Bottom line question for judges:
“Which team would you hire?”
New in 2021 — negotiations are, um, yea, deleted again.
After one year off (a failed experiment), we are returning to the pre-2019 format in which the two (2) teams coming out of the partner meetings will have the chance to negotiate with the startup of their choice.
THINGS TO CONSIDER ABOUT JUDGING:
- Some students have expressed frustration at the qualitative nature of the judging. Be ready for it. This is not a numbers game. It is a people game that includes some numbers. There is no quantitative way to determine a best team just as there is specific formula to determine the “best VC” (except financial returns, and we won’t have time to wait for returns at VCIC). There are many successful VCs with wildly varying philosophies and approaches, and your judging panel will likely reflect some of these differences. In other words, different judges may be looking for different things even though they have the same “criteria” in front of them.
- Your team’s goal should be to be the best you can be, given your assets and predispositions. You might also pay some attention to the judging panel at your event (see next bullet). Even when your team is the best it can be, some judges will agree with your approach and some won’t, and that is a normal and healthy representation of venture capital. No “judging criteria” could force the judges to agree.
- There is a lot of room for interpretation in the criteria above, and different VCs, firms and geographical regions will have different cultures and opinions about how to be the “best VC.” It is worth looking at your specific event website to see who is judging the event to get an idea what they might be looking for. For example, if there are a lot of corporate VC judges at your event, you can expect that they may interpret the criteria differently than seed investors would.
- Don’t let the “points” above confuse you; the process is more qualitative than quantitative. An analogy might be the Olympics or a beauty pageant: everybody competing is very smart and talented. The judges have the difficult challenge of assessing which team would be the “best VC.” Often this means fishing for mistakes to rule out some teams.
- In the hunt for mistakes, some judges may dive deeply into the term sheet to see how much the team understands the implications and intricacies of each term. This can seem frustratingly trivial, but it is one way to differentiate teams.
- When it comes to the key terms, particularly the investment size and pre-money valuation, the judges want to hear that you are thinking like a VC (and not a banker or corporate finance officer). Make sure to watch the training videos and take a look at the VC Razor Return Analysis Worksheet.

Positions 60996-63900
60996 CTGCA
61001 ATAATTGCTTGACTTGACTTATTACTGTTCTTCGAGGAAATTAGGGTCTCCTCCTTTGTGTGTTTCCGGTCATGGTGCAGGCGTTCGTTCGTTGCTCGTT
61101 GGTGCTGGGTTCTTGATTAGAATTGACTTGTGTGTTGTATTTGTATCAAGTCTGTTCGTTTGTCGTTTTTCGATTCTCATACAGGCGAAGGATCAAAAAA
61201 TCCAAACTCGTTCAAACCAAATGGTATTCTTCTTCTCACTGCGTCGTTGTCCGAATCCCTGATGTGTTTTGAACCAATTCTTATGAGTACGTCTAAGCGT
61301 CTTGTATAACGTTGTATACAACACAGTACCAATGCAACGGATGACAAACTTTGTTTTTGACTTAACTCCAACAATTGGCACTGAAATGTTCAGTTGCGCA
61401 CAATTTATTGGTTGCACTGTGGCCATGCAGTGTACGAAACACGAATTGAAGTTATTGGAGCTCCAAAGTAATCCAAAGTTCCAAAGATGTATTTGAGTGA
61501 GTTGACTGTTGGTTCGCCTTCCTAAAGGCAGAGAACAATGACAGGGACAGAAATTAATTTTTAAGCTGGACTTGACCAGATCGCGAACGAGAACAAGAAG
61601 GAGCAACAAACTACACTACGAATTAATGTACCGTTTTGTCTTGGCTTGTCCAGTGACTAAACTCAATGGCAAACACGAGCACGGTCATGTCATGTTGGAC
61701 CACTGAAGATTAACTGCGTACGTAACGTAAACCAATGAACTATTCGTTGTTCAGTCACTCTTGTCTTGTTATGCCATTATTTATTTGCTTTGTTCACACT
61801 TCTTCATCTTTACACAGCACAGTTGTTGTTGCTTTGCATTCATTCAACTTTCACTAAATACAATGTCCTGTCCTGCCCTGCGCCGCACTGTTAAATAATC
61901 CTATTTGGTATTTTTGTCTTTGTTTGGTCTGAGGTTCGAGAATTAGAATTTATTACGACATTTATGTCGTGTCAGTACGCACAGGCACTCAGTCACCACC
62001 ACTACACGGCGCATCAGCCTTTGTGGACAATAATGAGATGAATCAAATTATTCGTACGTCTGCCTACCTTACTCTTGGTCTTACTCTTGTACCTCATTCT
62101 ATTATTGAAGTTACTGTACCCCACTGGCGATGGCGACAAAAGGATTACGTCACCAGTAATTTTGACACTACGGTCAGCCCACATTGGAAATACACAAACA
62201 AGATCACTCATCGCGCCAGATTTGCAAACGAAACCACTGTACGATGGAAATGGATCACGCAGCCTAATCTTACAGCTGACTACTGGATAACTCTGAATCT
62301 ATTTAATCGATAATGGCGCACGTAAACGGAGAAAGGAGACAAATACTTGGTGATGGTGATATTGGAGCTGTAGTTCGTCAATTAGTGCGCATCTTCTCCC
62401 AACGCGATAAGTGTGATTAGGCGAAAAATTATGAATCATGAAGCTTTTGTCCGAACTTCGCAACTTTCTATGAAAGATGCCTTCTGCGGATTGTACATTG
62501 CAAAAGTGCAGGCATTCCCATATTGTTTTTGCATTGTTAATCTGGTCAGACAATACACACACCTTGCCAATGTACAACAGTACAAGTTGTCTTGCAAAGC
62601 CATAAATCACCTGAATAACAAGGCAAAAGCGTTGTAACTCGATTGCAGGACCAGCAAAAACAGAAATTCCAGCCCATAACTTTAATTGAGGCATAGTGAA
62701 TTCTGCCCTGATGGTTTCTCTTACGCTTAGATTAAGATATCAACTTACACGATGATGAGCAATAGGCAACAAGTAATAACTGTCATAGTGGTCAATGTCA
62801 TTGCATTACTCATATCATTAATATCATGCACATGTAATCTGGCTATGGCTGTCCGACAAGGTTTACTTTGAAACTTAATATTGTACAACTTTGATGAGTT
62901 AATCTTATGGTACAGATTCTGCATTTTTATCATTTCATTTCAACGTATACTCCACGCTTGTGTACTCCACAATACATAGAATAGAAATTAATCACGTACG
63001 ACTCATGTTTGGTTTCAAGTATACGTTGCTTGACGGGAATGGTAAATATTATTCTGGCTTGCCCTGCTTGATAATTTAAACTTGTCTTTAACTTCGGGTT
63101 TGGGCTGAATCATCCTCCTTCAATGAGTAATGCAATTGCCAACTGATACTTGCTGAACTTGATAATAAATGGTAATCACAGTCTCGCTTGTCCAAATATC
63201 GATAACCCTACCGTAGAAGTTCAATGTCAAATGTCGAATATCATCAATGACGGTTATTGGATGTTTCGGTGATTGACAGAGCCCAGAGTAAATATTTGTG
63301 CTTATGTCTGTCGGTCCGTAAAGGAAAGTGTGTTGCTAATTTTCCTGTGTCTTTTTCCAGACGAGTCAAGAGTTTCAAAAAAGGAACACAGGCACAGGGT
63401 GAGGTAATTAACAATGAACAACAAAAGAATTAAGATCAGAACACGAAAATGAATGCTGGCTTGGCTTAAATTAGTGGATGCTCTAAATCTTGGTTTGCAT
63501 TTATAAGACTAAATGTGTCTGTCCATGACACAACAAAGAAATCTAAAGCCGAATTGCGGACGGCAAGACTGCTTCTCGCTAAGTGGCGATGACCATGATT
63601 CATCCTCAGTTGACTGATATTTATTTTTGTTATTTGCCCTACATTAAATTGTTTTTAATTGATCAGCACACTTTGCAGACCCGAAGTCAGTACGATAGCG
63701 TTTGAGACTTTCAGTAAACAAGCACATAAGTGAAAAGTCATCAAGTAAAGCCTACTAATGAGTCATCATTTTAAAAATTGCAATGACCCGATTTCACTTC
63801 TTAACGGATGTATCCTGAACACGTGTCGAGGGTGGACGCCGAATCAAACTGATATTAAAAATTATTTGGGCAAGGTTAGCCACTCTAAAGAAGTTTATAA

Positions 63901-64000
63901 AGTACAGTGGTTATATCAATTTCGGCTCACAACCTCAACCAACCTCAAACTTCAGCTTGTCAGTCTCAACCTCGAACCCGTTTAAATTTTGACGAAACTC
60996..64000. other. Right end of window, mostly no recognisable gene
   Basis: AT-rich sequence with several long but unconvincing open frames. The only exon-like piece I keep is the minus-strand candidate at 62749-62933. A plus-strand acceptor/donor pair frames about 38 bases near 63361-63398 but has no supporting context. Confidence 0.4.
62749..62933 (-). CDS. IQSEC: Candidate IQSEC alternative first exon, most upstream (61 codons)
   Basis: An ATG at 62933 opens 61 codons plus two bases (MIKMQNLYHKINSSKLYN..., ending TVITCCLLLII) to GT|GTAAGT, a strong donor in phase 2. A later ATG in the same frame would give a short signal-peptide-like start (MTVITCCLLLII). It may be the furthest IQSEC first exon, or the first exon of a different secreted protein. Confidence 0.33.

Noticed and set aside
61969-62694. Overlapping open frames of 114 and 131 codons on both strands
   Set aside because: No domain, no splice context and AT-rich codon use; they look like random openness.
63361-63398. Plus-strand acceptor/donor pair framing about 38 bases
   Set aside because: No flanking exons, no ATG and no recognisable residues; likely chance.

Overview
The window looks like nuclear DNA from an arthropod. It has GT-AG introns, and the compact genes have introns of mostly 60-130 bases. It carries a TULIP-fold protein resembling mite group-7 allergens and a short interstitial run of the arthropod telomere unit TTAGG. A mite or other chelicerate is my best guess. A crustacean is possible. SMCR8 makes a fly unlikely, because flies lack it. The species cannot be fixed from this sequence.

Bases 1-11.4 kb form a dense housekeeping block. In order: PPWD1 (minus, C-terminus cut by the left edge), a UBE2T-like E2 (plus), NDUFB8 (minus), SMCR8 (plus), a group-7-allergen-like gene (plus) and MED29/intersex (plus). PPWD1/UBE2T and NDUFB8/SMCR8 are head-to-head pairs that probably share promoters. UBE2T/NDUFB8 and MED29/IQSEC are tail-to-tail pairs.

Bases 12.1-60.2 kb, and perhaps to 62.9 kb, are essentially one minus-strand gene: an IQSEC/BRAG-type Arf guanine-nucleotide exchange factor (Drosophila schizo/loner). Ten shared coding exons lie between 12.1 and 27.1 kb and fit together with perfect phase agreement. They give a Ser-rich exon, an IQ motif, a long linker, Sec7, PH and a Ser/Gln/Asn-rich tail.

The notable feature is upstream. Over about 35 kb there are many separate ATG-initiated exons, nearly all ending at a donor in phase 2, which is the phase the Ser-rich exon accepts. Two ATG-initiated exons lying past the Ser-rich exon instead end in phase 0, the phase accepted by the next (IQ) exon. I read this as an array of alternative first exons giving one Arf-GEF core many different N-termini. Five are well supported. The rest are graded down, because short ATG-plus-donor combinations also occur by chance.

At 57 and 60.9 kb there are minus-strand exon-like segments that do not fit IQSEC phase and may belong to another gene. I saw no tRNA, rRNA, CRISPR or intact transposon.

- Judges also care a lot about how you demonstrate value as a firm, as this is an important part of the business (especially in boom times). This creates a dilemma for young teams who don’t really have any experience or a network. How much should you game it? There is no single strategy that works best. We recommend being natural and demonstrating that you’ve thought it through, while not being too goofy on the gaming it front. For example, don’t recommend your uncle Bill Gates as a board member, but DO check LinkedIn and find someone who would be a good fit, and perhaps game it by saying that individual is an entrepreneur-in-residence with your firm.
- When you receive feedback at the end of the day, you will often hear that you made some technical mistake that may seem trivial to your team. This may be because that technical mistake was the easiest thing to point out and not necessarily a more serious but complex “mistake,” such as a bad performance in due diligence caused in part by your abrasive personalities. That is difficult feedback to give. Keep in mind that it is rarely for some single reason that your team did not win (just as it is almost never a single reason people break up with one another, though they may point to one).
- The way the judging works is that each judge keeps notes and scores along the way on a judging form. Some judges are extremely meticulous with notes and numbers. Others, not so much. We don’t collect their numbers or notes. All we ask, at the end of the partner meetings, is for each judge to give us their vote for their #1, #2 and #3 teams, given the question, which team would you hire? We do not collect any forms. We encourage the judges to use those for feedback.
- Speaking of feedback, it is really difficult for judges to remember the intricacies of the day with 30+ students going through so many different activities. Asking, “What did we do wrong?” just puts your judge on the spot. You’ll likely learn more by asking how they would do things. “What were YOUR top 3 questions for startup #1?” “Which startup would YOU have selected if you were on a team, and how would YOU have structure the term sheet?” Organizers will try to get at least a few different judges in front of you at the end of the day. Getting several data points on the questions above can be a great lesson about how different VCs may have different approaches. From this, you will likely have a better idea of how your team may have missed or hit the mark for those judges.
- Also on feedback, be proactive in the VC Round Robin sessions and seek out the judge(s) you want to talk to the most.
- Back to process: to get the winners, we score 3 points for every #1 vote, 2 points for every #2 vote, and 1 point for every #3 vote. We ask the judges to vote with no discussion or deliberations so that we can get back to the teams with more time for one-on-one feedback at the end of the day. (Without this policy, judges would debate until the end of the day, leaving no time for one-on-one sessions with you.)